The Wise Men came to the manger because they had spent long years learning how to interpret the heavens, and so recognised the importance of the star when it appeared. I said to those being ordained that reading the signs of the times is the task of all Christian leaders, so that we can bring to bear the truths of the gospel, with all its promises of life and liberty, wherever we find war, death, oppression and their lasting effects at work. This is God’s promise for Namibians, and for all his children throughout his world. And so we must not be afraid to speak truth to power, and be responsive to the needs of God’s people, whom we are called to serve through joining in God’s mission. In ordination, in particular, we aspire to be like the prophet Isaiah, responding to God’s call by saying ‘Here am I, send me!’ (Is 6:8) Yet, the words of St Paul in Romans 12, which are also read at ordination services, remind us that this response finds its place within a far wider missional context of presenting ourselves as ‘living sacrifices’. (This is, of course, an essential part of the incarnation – culminating in Christ’s sacrificial death upon the cross.) St Paul goes on to remind us that we must not ‘think too highly of ourselves’, but rather find our place within the body of Christ, the Church, called to serve one another with whatever gifts we are privileged to receive; and together to serve the world around us. ‘Peace be with you! As the Father sends me, so I send you’ said the risen Christ to his disciples, in our Gospel passage (Jn 20:19-23) – and this is still his message and his call to all who would follow him.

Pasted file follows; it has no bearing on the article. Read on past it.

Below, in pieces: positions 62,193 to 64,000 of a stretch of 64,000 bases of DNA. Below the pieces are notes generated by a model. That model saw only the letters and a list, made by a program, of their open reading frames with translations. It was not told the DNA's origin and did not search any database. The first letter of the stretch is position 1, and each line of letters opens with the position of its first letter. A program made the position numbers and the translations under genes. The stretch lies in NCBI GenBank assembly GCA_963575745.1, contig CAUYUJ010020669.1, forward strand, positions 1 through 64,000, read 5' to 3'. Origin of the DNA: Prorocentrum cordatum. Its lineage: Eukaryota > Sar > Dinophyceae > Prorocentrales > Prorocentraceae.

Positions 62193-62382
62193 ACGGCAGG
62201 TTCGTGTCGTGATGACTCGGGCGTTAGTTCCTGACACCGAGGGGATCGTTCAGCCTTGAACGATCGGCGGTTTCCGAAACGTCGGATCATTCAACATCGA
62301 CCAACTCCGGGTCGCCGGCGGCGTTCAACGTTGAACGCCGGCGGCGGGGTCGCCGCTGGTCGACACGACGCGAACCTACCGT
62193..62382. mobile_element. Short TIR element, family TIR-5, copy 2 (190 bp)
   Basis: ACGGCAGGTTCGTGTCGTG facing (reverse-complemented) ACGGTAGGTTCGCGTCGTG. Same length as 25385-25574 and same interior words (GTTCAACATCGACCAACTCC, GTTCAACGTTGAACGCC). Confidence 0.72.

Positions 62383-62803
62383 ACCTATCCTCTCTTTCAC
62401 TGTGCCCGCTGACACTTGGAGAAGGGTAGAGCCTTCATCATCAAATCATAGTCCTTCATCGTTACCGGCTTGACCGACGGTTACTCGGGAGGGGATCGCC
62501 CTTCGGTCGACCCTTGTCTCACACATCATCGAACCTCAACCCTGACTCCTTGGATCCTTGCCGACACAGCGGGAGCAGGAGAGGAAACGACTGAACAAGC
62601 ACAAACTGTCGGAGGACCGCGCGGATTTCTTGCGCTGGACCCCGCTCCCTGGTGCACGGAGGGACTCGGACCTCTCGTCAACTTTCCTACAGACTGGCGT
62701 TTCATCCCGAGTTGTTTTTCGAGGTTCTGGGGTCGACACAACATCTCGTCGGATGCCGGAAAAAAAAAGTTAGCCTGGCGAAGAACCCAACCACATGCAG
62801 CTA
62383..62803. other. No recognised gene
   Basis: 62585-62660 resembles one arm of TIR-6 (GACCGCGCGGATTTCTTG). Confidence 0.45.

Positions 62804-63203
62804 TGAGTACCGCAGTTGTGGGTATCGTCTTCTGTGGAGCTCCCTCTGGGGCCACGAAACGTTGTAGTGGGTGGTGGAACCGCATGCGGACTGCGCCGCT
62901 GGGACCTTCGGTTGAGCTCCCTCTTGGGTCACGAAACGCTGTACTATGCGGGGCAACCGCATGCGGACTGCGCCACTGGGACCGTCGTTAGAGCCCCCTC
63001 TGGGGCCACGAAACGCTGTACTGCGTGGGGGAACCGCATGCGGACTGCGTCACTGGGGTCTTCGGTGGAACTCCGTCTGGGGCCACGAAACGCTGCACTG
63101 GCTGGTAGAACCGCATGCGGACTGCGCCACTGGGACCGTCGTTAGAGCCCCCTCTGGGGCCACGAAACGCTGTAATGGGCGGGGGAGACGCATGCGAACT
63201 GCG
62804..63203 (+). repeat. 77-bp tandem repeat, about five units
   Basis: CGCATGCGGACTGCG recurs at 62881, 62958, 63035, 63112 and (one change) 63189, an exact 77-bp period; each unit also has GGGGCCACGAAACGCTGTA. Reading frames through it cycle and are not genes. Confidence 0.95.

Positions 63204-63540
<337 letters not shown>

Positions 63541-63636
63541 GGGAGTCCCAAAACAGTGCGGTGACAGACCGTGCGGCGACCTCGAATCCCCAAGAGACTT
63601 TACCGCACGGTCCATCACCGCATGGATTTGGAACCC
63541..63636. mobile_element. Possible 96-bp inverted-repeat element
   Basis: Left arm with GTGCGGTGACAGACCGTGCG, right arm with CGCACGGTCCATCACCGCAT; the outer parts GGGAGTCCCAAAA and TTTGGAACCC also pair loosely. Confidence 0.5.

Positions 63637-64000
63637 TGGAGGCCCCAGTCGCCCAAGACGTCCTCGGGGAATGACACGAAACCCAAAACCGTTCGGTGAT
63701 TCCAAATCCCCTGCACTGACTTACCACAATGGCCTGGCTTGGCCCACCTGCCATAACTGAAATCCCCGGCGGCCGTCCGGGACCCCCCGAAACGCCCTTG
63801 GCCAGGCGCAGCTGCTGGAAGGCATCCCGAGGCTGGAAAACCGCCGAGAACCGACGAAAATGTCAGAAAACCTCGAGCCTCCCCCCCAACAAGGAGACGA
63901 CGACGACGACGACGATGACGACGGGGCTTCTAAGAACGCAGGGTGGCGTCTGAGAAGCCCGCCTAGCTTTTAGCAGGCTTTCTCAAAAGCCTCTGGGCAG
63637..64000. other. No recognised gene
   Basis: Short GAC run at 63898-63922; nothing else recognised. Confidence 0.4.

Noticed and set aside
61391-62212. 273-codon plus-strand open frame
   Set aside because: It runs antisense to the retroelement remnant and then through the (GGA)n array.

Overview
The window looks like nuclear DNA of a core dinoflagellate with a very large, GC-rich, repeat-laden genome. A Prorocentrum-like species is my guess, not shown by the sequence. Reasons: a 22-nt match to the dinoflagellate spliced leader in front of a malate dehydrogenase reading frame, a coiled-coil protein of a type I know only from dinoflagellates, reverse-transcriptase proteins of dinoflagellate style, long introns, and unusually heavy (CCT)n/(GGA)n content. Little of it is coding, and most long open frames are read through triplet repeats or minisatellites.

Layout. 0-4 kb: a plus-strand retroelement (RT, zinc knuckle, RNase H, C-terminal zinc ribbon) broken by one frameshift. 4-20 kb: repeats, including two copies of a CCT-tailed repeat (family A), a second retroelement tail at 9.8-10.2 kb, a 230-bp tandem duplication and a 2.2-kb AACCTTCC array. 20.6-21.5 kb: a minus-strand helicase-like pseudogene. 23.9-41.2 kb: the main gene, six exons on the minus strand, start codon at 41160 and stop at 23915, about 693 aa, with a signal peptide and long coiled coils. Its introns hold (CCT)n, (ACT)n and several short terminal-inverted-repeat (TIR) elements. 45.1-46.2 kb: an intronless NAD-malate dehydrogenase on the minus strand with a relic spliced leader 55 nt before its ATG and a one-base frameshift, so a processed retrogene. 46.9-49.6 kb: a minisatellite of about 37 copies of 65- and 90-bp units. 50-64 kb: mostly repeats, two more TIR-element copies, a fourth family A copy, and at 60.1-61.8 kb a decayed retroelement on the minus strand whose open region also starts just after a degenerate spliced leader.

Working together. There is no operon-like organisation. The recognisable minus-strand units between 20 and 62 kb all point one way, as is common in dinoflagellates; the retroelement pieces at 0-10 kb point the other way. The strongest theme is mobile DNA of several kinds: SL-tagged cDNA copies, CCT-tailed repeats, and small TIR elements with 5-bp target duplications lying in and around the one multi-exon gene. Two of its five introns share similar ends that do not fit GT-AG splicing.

The ordination of 40 deacons was the fruit of a 3-year ministry formation course, promoted by Bishop Nathaniel and his team, the Dean, retired Bishop Petrus, and Fr Katenga, the able young cleric who steered the 3 year ministry formation course: study by correspondence, with support both from COTT and the US, funded by Trinity Wall Street and USPG. I congratulate them all on taking theological formation so seriously. I am delighted that some of those who followed the course will go on to pursue Masters and Doctoral studies. The importance of having well trained theologians, who can themselves become theological educators, cannot be underestimated, and is one of the key planks of our commitment to theological education within our ACSA vision.
My visit to Namibia came as COP-17 was ending, and drove home the message that our reading of signs of the times must also include both political awareness, and responsiveness to the scientifically measurable changes that we see in our environment – from flooding to droughts and desertification. We need to recognise the effects of human activity on our surroundings, and respond appropriately.
I’ve written about Namibia at some length, so you may all pray for this vast Diocese, in its many needs. If some of you feel moved to offer support to a Namibian student at COTT for 3 years, please get in touch with the PEO at Bishopscourt. COTT too needs our support, including resources to upgrade the college so we can continue training future generations of servant leaders for God’s people and God’s world.
So then, dear brothers and sisters in Christ, may you all have a wonderful celebration of Christmas – worshipping the Christ-child, but also growing in your own knowledge and love of God so you may not be mere ‘children, tossed to and fro and blown about’ by every difficulty and temptation that comes your way, but rather may come ‘to maturity, to the measure of the full stature of Christ.’ (Eph 4:13,14). To him be glory in his church, now at Christmas, and always.
Yours in the service of Christ
+Thabo Cape Town